Move boomerangs

unnamed (8)
A demonstration was held in Manpur to demand police action against those who shouted slogans that were insulting to Adivasis and Bhainsasur

Raising slogan of “Mahishasur kee auladon ko, jutey maron salon ko” cost the demonstrators dear. Reason: In parts of Bastar, the people worship Mahishasur (known as Bhainsasur locally). They took this slogan as an assault on their culture and decided to stand up against the Hindutvavadis’ attempt at cultural homogenization. They took out a protest march on 30 April and had an FIR registered against the demonstrators who had raised the slogans in the 12 March rally. Allegedly under pressure, the police have not arrested any of the accused. Vivek Kumar says, “Hindutvavadis want everyone to worship Ram and Durga. They don’t care about the culture of others. They cannot accept the fact that the residents of Bastar do not celebrate Durgapuja or Dussehra and that Ravana’s effigy is not burnt here.”

 Brand as Naxal or frame in any other case

Vivek Kumar says that the police have arrested some of the organizers of the Bhoomkaal Diwas, branding them as Naxals or, if they were unable to do that, framing them in other cases, which is what happened with him. Vivek Kumar had to spend more than two months behind bars. The same treatment is being meted out to the organizers of the April 30 protest march. These claims seems to be largely true because after the Bhoomkaal Shanti Sena was formed, the police had told media that “this Shanti Sena may be used by the Naxal organizations”. These incidents show that whenever Tribals assert their cultural identity, the government and the dominant forces of Hindutva brand them as Naxals or arrest them for hurting “religious sentiments”.

 Not spared in jail either

Vivek says that the Hindutvavadi machinery of oppression is very organized. “I was not spared in the jail either. I was addressed as “Rakshas” and “Mahishasur Ki Aulad”, although I got the support of the indigenous inhabitants soon and they could not harm me physically. However, this time around the Hindutavvadis seem to be facing a tough challenge. The Rashtriya Adivasi Sangharsh Morcha and Moolnivasi Adhikar Gan (AIMBSCS), the organizers of the April 30 protest, have said that Manpur was the beginning of a nationwide movement.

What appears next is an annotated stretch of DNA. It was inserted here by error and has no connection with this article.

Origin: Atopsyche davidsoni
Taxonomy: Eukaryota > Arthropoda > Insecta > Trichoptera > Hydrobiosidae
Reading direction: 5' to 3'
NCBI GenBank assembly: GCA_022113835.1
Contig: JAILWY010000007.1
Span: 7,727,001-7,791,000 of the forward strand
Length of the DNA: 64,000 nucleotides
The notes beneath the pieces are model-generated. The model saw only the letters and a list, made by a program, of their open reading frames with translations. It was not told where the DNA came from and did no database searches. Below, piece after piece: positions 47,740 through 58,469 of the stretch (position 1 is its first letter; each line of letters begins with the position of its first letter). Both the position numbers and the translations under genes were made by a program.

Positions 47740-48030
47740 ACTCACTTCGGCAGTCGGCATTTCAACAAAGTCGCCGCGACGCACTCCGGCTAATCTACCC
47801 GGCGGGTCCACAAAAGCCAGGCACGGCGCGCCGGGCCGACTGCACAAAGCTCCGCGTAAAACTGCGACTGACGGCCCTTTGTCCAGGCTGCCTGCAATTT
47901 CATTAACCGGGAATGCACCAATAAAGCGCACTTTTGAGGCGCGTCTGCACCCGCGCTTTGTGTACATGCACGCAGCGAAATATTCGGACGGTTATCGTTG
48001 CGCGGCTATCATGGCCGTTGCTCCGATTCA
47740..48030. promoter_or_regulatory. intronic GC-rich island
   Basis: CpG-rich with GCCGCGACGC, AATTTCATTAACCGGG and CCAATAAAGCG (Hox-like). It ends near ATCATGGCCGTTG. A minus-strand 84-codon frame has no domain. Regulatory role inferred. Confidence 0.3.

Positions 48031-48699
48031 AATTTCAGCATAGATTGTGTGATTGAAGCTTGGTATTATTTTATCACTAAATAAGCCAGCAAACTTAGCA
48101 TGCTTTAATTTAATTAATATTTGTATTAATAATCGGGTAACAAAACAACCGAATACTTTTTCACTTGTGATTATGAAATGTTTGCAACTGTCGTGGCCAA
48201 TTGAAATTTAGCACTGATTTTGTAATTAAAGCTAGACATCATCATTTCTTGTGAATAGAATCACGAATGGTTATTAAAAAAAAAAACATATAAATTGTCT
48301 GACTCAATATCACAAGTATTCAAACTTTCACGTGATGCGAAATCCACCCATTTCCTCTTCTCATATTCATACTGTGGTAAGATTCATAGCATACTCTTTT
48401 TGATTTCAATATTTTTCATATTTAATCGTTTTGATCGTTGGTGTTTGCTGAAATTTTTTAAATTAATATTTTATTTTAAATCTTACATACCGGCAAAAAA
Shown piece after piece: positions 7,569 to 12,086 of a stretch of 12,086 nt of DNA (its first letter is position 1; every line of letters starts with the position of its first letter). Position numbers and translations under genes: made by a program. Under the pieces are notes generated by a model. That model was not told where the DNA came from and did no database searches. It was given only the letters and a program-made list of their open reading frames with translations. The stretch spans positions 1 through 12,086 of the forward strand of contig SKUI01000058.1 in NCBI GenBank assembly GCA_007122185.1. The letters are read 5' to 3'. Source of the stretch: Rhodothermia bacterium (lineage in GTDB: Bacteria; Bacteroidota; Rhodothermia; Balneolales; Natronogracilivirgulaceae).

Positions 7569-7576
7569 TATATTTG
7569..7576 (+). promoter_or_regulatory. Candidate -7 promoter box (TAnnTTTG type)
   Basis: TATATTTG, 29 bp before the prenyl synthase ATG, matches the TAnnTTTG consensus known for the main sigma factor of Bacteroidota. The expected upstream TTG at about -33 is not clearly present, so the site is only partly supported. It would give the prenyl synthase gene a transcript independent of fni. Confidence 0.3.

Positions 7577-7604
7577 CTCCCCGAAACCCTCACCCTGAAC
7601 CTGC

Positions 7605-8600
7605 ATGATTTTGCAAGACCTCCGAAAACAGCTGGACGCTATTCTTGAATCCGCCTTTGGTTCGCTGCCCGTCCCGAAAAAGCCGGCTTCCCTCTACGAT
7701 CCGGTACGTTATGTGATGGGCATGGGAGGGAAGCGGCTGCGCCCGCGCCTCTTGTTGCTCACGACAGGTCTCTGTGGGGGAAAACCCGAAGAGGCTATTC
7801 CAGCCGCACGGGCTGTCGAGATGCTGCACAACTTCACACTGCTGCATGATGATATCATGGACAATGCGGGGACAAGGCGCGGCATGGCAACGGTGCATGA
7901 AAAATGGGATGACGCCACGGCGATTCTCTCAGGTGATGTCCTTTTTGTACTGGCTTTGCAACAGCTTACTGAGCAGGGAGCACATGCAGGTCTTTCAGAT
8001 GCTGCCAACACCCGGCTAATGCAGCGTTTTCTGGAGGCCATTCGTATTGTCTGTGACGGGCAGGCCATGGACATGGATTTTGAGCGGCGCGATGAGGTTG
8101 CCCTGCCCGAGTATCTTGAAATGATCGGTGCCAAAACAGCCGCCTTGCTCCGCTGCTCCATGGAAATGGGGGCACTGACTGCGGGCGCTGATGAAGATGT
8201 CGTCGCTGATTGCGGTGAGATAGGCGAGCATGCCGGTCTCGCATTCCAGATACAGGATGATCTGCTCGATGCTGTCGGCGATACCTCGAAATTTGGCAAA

About The Author

Sanjeev Chandan

Sanjeev Chandan, editor of leading feminist magazine Streekaal, is known for his feminist-Ambedkarite writings. He has been writing on current affairs for BBC and several Hindi newspapers and magazines. His collection of stories 546veen Seat ke Stri and poetry collection Stree Drishti are under publication.

Related Articles

For Ambedkar, Mahad Satyagraha was the end of a road and the beginning of a new one
The burning of the Manusmriti on 25 December 1927 during the Mahad Satyagraha marked the end of Ambedkar’s attempts to reform Hinduism, writes Siddharth
How the Tricolour can inspire us, the Bahujan, to fight for freedom in its truest sense
Kancha Ilaiah Shepherd writes about imagining the nation and the flag not in terms of who were or are in power – Nehru and...
Journalism for Dalit liberation was a study in contrast during Hindi renaissance
While Mahavir Prasad Dwivedi was writing 'Draupadi-Vachan Banawali', portraying women as vile and lowly, Maithlisharan Gupta was singing paeans to Hindutva in his 'Vyas-Stavan',...